I’m lucky. My boys are pretty darn good. They’re compassionate, empathetic and just out and out nice kids.
Except for about 10-15% of the time. Then I wonder where I went wrong.
Sunday was one of those days. We went to Disneyland (we have annual passes) and while we got a bit of a late start, things were going well. Right up until it was time to go. It wasn’t just a meltdown. It was… oh, the return of the Little Rajah. In The Secret Garden, that’s what the main character Mary thought her cousin was acting like when he threw fits and bossed everyone around. So that’s the nickname I’ve chosen (TheBoy calls it him the Little Prince).
My son stamped his foot, and demanded that we do his bidding. And we said no. It escalated and escalated until at some point in time, I wanted a drink. And I don’t really drink.
Though in many respects, the Hulkling is a better description of it. He starts to get angry and goes from my mild-mannered song to a howling creature.
This was honestly much worse than it sounds. I… well, part of me doesn’t want this to possibly follow my son as he gets older, and it’s painful to write about. I’ve tried so hard to make sure that my kids think of others, that they say please and thank you, and that they learn that they’re a small part of a big world. And I didn’t think I spoiled them. We explain that not everyone gets to go to Disneyland or the zoo as much as we do (and we honestly hadn’t gone to Disneyland for months before this summer). I don’t buy them all the foods they beg me to get. I don’t take them to fast food places when they ask. I don’t buy them toys all the time.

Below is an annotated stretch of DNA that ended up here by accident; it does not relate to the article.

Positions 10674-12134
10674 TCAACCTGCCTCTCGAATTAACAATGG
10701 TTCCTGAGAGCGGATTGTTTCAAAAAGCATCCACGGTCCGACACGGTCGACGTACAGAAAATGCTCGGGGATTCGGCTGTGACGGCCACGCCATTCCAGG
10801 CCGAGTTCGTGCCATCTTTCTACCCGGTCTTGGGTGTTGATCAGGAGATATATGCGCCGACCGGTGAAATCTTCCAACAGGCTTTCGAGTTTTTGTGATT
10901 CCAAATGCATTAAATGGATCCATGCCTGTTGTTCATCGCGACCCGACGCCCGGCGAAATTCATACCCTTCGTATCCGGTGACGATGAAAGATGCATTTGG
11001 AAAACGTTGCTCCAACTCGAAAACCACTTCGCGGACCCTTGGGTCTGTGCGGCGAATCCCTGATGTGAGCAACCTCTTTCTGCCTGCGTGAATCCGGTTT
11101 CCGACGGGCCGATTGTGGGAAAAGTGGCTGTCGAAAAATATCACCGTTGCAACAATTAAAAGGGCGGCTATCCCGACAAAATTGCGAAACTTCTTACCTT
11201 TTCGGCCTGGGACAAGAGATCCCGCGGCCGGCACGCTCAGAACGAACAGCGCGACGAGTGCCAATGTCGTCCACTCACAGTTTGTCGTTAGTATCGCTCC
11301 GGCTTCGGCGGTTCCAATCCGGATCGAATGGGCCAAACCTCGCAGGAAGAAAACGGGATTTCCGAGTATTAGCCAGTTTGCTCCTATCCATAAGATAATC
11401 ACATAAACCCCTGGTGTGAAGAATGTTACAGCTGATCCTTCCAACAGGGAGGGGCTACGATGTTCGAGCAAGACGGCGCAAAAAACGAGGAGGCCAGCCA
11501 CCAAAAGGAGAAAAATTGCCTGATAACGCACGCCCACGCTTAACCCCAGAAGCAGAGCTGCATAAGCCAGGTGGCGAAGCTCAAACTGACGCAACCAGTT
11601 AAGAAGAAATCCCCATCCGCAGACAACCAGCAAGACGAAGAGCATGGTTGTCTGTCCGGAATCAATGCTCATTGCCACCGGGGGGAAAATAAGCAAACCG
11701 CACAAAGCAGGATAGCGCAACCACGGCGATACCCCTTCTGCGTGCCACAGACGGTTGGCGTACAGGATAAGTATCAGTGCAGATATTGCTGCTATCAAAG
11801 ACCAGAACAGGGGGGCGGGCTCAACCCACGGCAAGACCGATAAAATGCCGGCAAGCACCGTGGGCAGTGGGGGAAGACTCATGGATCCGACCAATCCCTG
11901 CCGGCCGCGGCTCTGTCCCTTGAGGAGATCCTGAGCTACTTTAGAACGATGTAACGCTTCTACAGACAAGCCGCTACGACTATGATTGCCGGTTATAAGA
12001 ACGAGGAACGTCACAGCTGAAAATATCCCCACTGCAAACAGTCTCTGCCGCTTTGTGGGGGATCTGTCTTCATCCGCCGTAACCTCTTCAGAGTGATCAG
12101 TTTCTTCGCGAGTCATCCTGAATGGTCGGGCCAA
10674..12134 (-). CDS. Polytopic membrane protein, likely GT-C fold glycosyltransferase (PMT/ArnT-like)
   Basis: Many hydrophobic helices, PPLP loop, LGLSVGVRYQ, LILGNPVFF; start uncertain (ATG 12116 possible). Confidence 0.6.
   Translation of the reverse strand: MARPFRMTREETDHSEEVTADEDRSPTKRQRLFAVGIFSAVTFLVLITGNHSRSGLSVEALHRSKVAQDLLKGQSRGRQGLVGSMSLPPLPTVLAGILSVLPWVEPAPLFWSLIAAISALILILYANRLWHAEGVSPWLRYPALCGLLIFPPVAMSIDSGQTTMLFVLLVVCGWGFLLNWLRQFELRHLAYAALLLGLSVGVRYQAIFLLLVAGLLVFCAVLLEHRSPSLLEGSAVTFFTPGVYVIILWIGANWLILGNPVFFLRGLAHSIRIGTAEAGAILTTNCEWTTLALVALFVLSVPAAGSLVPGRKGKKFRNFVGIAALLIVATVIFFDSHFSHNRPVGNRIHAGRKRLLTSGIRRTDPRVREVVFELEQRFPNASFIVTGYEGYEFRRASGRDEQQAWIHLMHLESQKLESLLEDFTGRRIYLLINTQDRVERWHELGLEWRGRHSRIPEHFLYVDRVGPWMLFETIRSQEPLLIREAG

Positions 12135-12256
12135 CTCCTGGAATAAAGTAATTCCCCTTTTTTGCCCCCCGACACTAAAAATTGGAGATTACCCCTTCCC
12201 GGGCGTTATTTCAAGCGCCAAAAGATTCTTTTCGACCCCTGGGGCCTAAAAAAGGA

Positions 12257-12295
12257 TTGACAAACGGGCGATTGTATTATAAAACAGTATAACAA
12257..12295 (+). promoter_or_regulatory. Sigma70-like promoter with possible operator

Yet. Here we are. They are spoiled, though not intentionally. My in-laws like to buy them little presents. Nothing big. A coloring book here and there, a plastic boat or water pistol… but in retrospect, it’s something they think they’re entitled to.
Though at least it seems he only acts it when he’s tired, and his brother sees how we react, so he doesn’t freak out very often at all. That’s some consolation, right?
By the time we got home, I was furious enough that everyone in the house (except the kidlet in question, weirdly) thought I should go out for dinner. So TheBoy and I went out for dinner and I had a drink- which helped me forget my frustration and at least help me start to look at it a little more openly.
I realized that I take his meltdowns so much harder because it’s one of the many ways he’s like me. (If you’re a regular reader of the blog, you’ve probably figured out which kid it is by now) I will be completely honest, I was a bitch when I was seven years old. Granted, I was a sly bitch and had figured out that I couldn’t have meltdowns outside of the house and keep up the image that I was this perfect adorable little doll of a girl… but I would throw epic fits at home. I learned to control my temper, mostly by learning to recognize when I was tired or hungry- the two things that usually led to outbursts.
I’ve been laboring over this post for the last couple days. Worried I said too much, worried I said too little. I’m not perfect. But I’m paying attention to the mistakes I’ve made so that I can correct them.
We’ve implemented a chore chart. I figured that this way he’ll learn that he has to earn those fun trips to Disneyland or the LA Zoo, so he won’t feel entitled. If he completes enough of his daily chores, he’ll get the green light for something fun. Could be a trip to a regular park, or something bigger- but it won’t be his choice. His brother has to do it, too.
So far it seems to be working. We had our first real test today when he had a huge meltdown after he stepped on his cheap water pistol and broke it. He didn’t want me to throw it out, he wanted me to get him a new one- it was only my realizing that he’d actually cut his foot on it that got him to calm down, and even then it wasn’t calm by much.
When we were divvying up the points, I asked if he thought he deserved the check mark for “behavior.” He thought about it, and admitted that he didn’t. He asked me if it’s okay to get upset about things. I pointed out that he could be sad about the water pistol, and even get upset. But there’s no reason to scream loudly enough that the entire neighborhood could hear.
So there’s that, at least.